(from the New York Times)
by Lawrence J. Joseph
Despite warnings that New Orleans was unprepared for a severe hit by a hurricane, America was blindsided by Hurricane Katrina, a once-in-a-lifetime storm that made landfall five years ago this month. We are similarly unready for another potential natural disaster: solar storms, bursts of gas on the sun’s surface that release tremendous energy pulses.
Occasionally, a large solar storm can rain energy down on the earth, overpowering electrical grids. About once a century, a giant pulse can knock out worldwide power systems for months or even years. It’s been 90 years since the last super storm, but scientists say we are on the verge of another period of high solar activity.
This isn’t science fiction. Though less frequent than large hurricanes, significant storms have hit earth several times over the last 150 years, most notably in 1859 and 1921. Those occurred before the development of the modern power grid; recovering from a storm that size today would cost up to $2 trillion a year for several years.
Storms don’t have to be big to do damage. In March 1989 two smaller solar blasts shut down most of the grid in Quebec, leaving millions of customers without power for nine hours. Another storm, in 2003, caused a blackout in Sweden and fried 14 high-voltage transformers in South Africa.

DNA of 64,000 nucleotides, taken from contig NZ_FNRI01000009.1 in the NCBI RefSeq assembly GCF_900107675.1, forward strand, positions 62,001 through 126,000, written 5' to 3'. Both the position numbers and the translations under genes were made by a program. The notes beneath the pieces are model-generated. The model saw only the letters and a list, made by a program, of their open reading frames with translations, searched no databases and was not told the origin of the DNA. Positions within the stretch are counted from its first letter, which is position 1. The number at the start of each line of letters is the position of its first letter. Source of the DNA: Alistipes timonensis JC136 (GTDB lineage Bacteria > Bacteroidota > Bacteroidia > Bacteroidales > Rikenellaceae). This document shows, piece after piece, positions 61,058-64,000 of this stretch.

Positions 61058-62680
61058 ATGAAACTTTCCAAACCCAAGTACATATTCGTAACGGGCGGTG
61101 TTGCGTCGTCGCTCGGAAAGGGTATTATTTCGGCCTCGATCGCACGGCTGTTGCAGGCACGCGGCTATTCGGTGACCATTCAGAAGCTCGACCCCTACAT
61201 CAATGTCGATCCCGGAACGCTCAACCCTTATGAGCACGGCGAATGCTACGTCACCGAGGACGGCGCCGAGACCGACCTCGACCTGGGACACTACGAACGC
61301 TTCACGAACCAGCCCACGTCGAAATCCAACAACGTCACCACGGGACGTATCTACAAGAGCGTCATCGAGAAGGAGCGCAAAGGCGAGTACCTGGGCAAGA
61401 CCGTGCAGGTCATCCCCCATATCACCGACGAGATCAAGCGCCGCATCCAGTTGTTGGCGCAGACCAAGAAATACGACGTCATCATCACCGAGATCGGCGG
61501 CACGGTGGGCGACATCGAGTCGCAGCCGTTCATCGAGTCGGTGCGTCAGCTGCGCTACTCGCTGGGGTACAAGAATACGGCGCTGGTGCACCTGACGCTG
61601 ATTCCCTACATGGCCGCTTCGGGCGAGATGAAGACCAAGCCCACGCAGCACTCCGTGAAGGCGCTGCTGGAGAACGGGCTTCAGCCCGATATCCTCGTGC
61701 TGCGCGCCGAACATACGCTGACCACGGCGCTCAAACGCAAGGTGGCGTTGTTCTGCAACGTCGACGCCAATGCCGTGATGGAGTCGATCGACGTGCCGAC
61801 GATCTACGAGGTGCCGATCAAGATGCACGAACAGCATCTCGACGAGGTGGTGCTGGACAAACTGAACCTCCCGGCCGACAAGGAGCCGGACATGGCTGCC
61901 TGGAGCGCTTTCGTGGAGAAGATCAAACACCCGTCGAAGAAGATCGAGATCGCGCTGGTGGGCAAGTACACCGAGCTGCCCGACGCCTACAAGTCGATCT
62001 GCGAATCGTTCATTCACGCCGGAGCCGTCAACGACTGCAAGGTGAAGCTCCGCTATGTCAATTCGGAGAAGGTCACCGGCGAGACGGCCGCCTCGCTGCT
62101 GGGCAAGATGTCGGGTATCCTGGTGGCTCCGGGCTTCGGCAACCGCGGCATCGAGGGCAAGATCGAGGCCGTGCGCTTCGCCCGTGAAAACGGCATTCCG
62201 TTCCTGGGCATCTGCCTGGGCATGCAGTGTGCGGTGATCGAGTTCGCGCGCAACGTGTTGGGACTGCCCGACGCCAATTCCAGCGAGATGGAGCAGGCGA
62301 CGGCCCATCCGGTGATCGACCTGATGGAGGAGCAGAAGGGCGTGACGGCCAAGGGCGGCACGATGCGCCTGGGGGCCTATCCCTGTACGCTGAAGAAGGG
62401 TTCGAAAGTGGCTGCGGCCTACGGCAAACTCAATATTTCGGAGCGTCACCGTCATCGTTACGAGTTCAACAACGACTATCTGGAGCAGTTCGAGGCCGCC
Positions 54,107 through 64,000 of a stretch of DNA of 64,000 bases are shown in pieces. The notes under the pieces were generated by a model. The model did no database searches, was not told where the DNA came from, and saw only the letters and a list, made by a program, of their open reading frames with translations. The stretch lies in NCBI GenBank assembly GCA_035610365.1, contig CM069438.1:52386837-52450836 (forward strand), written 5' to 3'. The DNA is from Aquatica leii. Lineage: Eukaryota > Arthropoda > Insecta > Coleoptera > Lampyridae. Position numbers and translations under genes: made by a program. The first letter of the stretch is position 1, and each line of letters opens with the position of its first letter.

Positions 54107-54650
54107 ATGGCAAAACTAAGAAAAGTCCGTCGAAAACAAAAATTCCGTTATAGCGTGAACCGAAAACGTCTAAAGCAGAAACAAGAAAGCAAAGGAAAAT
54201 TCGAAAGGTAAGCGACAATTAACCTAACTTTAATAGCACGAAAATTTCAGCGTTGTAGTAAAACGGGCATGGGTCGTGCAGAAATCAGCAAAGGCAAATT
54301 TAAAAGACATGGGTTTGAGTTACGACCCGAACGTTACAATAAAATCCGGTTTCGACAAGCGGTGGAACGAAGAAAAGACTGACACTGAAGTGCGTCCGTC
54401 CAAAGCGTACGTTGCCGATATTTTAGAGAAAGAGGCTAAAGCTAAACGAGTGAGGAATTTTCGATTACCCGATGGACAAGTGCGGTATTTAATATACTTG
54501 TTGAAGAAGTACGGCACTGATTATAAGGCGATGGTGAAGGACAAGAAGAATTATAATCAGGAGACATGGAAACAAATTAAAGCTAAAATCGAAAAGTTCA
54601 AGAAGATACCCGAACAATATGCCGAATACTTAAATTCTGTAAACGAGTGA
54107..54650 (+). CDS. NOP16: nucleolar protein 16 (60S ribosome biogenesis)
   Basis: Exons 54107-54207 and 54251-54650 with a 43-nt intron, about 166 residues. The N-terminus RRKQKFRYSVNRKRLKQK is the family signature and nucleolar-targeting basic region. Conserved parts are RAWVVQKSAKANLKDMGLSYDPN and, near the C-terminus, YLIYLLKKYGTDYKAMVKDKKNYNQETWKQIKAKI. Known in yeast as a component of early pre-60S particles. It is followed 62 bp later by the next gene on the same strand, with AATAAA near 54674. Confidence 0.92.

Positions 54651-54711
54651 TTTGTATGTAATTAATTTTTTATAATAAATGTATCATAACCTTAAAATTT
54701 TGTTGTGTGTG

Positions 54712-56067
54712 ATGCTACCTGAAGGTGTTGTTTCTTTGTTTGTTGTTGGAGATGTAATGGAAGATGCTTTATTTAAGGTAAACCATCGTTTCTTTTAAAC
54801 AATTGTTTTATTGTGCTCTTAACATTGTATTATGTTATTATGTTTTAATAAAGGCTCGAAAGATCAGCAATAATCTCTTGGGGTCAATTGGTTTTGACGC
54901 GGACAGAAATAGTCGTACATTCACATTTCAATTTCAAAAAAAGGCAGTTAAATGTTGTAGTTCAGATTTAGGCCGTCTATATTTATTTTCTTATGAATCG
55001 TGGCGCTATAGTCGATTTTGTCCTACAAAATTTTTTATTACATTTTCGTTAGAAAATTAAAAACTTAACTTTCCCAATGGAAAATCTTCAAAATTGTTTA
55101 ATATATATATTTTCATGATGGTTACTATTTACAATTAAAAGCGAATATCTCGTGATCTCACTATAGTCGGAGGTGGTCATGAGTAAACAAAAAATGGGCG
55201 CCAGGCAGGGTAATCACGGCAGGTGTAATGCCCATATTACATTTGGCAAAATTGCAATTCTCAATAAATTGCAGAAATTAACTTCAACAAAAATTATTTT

The South African experience was particularly telling — the storm was relatively weak, but by damaging transformers it put parts of the country off-line for months. That’s because high-voltage transformers, which handle enormous amounts of electricity, are the most sensitive part of a grid; a strong electromagnetic pulse can easily fuse their copper wiring, damaging them beyond repair.
Even worse, transformers are hard to replace. They weigh up to 100 tons, so they can’t be easily moved from the factories in Europe and Asia where most of them are made; right now, there’s already a three-year waiting list for new ones.
Without aggressive preparation, we run the risk of a disaster magnitudes greater than Hurricane Katrina. Little or no electricity means little or no telecommunications, refrigeration, clean water or fuel. Basic law enforcement and national security could be compromised.
Fortunately, there are several defenses against solar storms. The most important are grid-level surge suppressors, which are essentially giant versions of the devices we use at home to protect computers. There are some 5,000 vulnerable transformers in North America; at $50,000 for each suppressor, we could protect the grid for about $250 million.
Earlier this year the House of Representatives passed a bill that would allow the White House to require utilities to put grid-protection measures in place, then recoup the costs from customers. Unfortunately, the companion bill in the Senate contains no such provision.
It’s not a lost cause, though; lawmakers can still insert the grid-protection language during conference. If they don’t, there could be trouble soon: the next period of heavy solar activity will be in late 2012. Having gone unprepared for one recent natural disaster, we would make a grave mistake not to get ready for the next.
(Remember the power outages from last winter's major storm? Multiply that by a factor of ten. If you need me, I'll be in a fetal position under my desk.)